Day 16 on Trans-Siberian Railway: Irkutsk –> Ulanbaatar

Good morning from Irkutsk :)

Good morning from Irkutsk :)

It is an early, early morning. I try to ignore the alarm, hoping, wishing it would go off and let me get back to the world made up of dreams. Not much luck there. The last stretch of the Trans-Siberian is calling us. I guess it is time to say do svedanye (so long) Russia! You have been a real charm. Next stop – Mongolia. First there is still 22 hours and 37 minutes to be spent in the train.

Train timetable - so many destinations to choose from

Train timetable – so many destinations to choose from

Second from the top is our train coming all the way from Moscow and going all the way to Beijing. If you do it non-stop, it will take you around 7 days.

Russian comfort replaced by made in China

Russian comfort replaced by made in China. The official emblem looks so cool though.

Bye-bye Russian comfort, hello Chinese class. From here on China is officially taking over the Trans-Siberian stretch. Judging by the look and feel of the train interior, let’s just say it is good it’s only one day. The exterior – that’s another thing. I am totally loving the sleek green colour and the Chinese communist emblem.

Aboard the train another peculiar fact makes itself known – the serious looking, sometimes smiling female provodnitsa (train attendants) you see all along the Trans-Siberian stretch from Moscow to Irkutsk have all disappeared. No trace of them except the ones working in the restaurant. Instead you meet male Chinese attendants, who as you come to observe are more in favour of keep calm – take a break attitude, than actually doing their train chores.

Modernish amenities of Russian trains with more advanced A/C system are out the window.

Modernish amenities of Russian trains with more advanced A/C system are gone out the window.

Modernish amenities of Russian trains with more advanced A/C system are gone out the window. It is replaced by a more simplistic design of a revolving fan that makes so much noise, you really need to be desparate to turn it on. On a hot July day we were desparate. Fortunately after some time you get used to the constant background buzzing noise and stop noticing it.

Our neighbour is Mongolian speaking no Russian or English. Only Mongolian and Magyar, since she is living in Hungary. Not much chance of communication going on there. I call Google to help for general introduction. Otherwise it is just exchanging smiles and sharing my precious stash of sunflower seeds. Chewing sunflower seeds is also apparently popular among Mongolians.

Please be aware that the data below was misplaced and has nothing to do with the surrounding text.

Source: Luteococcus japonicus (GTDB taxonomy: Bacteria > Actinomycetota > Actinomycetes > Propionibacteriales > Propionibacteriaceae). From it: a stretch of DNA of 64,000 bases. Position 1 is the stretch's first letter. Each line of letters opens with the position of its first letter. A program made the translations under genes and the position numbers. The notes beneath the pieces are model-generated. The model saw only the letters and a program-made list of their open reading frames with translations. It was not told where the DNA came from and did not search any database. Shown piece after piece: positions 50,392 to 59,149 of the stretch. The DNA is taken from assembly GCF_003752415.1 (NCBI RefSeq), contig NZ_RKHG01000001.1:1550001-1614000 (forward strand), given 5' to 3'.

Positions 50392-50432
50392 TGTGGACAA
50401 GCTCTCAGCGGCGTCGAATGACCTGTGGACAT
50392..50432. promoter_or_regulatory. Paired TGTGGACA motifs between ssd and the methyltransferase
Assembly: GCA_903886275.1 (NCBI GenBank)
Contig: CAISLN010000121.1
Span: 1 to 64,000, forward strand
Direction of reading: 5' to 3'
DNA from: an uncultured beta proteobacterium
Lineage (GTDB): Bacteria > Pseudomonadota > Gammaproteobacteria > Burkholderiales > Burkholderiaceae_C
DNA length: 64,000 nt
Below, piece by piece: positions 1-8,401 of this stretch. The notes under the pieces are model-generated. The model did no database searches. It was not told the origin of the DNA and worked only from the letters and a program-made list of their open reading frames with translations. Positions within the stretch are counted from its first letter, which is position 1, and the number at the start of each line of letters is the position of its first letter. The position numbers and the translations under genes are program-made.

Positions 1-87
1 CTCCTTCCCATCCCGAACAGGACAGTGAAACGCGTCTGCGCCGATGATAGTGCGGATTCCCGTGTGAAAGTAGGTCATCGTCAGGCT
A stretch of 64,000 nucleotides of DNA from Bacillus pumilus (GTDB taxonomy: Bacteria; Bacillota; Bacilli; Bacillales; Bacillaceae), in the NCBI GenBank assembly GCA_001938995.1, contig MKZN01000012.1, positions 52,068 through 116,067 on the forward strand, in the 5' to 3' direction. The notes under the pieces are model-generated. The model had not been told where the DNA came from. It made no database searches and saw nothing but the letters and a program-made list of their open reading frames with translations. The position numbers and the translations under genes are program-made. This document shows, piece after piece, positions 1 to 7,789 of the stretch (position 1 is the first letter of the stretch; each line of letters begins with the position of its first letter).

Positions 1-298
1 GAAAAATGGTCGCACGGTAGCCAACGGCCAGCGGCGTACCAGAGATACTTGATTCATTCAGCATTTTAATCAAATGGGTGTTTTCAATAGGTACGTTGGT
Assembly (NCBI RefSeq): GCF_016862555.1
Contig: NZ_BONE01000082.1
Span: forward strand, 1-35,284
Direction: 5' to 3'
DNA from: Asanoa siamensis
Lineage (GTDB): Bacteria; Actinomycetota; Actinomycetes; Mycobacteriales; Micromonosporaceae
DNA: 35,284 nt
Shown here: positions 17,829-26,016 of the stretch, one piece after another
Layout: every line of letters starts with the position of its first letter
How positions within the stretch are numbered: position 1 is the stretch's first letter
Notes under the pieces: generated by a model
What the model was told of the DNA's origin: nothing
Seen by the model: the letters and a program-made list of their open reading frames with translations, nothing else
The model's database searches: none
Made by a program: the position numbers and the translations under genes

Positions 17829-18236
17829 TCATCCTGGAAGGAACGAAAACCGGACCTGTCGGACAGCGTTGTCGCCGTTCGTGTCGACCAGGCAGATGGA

An insider tip - make sure you wipe the window close to your train compartment before the train sets off for the long journey east and south.

An insider tip – make sure you wipe the window close to your train compartment before the train sets off for the long journey east and south.

While I chat away with a Canadian girl who has spent the last 6 days on the train all the way from Moscow, I notice Andreas hard at work shining the window. Then I remember – he was preparing for this stretch since home equipped with a wiping cloth. An insider tip – make sure you wipe the window close to your train compartment before the train sets off for the long journey east and south. Trust me you will not regret it. What is waiting for you is simply the BEST stretch of the whole 5.000 km Trans-Siberian ride. When the train rides south approaching the shore of Lake Baikal, hits its southermost point and makes a curvy turn and hits northward toward Ulan-Ude. On this stretch panoramic vistas of Lake Baikal become your companion.

IMG_1011Shining the window situation mostly applies to when the temperature hits the freezing degrees so you don’t want to risk catching pneumonia and opening the window. In the warm summer months we discovered that the Chinese attendant can unlock the small overhead windows.

IMG_3843When the most awaited moment finally arrives, everyone leaves the comfort of their compartments and gets glued to the windows. The narrow train corridor becomes a melting pot of nations, languages and cultures. Chinese, Mongolians, Europeans, Americans, everyone is gazing out.